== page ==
How to avoid an Easter blow-out

Fiona O’Callaghan
Wednesday, April 4, 2012
How to avoid an Easter blow-out

Unless you've got unbreakable will power and aren't all that fussed about chocolate, Easter can be a disaster for the waistline. With chocolate everywhere, it's hard not to undo all the good work you've done at the gym.

So how much damage can you really do in one weekend? Australia's leading Accredited Practising Dietitian Karen Inge from the Jenny Craig Medical Advisory Board shares her top tips on how to avoid completely blowing out this Easter.

Size Matters

"A 200g milk chocolate egg contains about 1000 calories (2100 kJ), which can take up to 3 hours of jogging to burn off," Inge says. She suggests buying small individually wrapped eggs. They take longer to unwrap which can trigger the brain to acknowledge that you're eating another egg.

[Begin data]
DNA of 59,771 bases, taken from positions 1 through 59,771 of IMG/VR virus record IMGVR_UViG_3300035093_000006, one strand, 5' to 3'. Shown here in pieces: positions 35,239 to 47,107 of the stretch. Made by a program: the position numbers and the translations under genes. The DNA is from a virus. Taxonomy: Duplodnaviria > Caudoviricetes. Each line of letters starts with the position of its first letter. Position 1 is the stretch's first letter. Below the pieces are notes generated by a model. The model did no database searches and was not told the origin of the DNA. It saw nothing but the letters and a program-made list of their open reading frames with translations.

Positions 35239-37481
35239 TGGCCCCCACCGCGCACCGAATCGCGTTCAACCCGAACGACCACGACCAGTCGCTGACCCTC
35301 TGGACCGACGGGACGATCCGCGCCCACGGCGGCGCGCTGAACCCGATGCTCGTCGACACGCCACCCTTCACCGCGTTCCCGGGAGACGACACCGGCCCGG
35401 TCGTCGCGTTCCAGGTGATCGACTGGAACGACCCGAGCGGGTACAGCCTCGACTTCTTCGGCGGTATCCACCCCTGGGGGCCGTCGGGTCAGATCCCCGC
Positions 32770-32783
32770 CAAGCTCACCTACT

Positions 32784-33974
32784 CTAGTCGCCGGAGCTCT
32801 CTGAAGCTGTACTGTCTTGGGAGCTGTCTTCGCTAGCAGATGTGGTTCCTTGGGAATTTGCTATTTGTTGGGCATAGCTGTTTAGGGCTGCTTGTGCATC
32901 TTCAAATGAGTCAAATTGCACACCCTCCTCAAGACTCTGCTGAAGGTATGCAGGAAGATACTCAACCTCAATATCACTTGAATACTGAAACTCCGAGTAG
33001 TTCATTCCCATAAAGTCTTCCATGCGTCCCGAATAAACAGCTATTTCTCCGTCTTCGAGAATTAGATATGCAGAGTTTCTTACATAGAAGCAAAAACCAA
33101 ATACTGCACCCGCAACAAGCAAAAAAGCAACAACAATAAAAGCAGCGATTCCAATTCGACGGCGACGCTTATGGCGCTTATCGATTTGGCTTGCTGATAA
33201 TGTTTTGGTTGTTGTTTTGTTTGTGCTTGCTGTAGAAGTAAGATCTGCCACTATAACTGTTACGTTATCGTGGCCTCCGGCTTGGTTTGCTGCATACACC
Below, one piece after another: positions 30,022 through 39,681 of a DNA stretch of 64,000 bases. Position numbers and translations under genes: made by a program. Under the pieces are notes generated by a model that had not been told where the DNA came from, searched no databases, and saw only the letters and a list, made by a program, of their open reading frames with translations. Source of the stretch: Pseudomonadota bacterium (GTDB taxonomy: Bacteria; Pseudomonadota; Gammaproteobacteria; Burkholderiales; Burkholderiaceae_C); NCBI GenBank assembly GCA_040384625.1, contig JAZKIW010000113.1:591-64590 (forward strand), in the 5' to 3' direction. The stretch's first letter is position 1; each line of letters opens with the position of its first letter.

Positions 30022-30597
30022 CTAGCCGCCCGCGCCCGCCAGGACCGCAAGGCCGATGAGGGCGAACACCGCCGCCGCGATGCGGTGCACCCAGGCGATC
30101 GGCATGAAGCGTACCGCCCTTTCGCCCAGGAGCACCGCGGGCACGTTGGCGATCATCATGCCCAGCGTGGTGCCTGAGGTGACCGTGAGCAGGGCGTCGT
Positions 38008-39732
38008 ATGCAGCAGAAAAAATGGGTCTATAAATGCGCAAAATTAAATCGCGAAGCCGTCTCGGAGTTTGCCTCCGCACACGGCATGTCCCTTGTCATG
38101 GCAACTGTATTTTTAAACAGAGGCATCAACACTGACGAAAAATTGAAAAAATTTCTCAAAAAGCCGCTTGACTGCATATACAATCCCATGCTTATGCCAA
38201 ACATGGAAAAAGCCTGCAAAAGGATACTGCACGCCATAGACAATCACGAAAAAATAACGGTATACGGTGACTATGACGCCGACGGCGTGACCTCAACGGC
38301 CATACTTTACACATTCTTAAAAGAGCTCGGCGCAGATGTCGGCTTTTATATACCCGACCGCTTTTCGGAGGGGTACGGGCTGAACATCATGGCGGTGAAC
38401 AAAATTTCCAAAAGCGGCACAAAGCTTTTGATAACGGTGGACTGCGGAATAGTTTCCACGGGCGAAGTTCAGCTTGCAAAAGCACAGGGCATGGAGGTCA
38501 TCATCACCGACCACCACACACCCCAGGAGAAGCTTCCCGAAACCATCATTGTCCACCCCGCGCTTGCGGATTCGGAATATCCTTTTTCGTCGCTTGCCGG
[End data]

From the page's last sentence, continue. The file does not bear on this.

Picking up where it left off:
Inge says 95 per cent of pleasure from food comes from the first mouthful, so remember to eat slowly and really savour that delicious chocolate egg.

Quality over quantity

Choose a small piece of good quality chocolate instead of a large amount of cheaper chocolate. Inge suggests dark over milk or white chocolate as it contains less sugar and has a higher percentage of cocoa, which will leave you satisfied with smaller portions.

"If you like eggs that are filled with caramel or praline remember that they are higher in sugar so perhaps go for hollow eggs or smaller sized solid eggs," she explains.

Don't buy with your eyes

To ensure you only buy what you need, Inge suggests making a list of who you need to buy eggs for and make sure your own name isn't on the list.

Also, don't go to the store on an empty stomach – you'll end up succumbing to the towering displays of chocolate chicks and marshmallow bunnies.

Hot cross buns without the handles

Hot cross buns are lower in fat than chocolate but can be very high in sugar. "What's happened this year is [there are] a greater variety of hot cross buns such as those with raspberry and white chocolate or dark chocolate" says Inge.

She suggests choosing the original variety, with or without fruit. "Forget about chocolate hot cross buns, get your chocolate from an egg and avoid lashings of butter. Hot cross buns are low in fat, it's the fat we put on them that's the problem."

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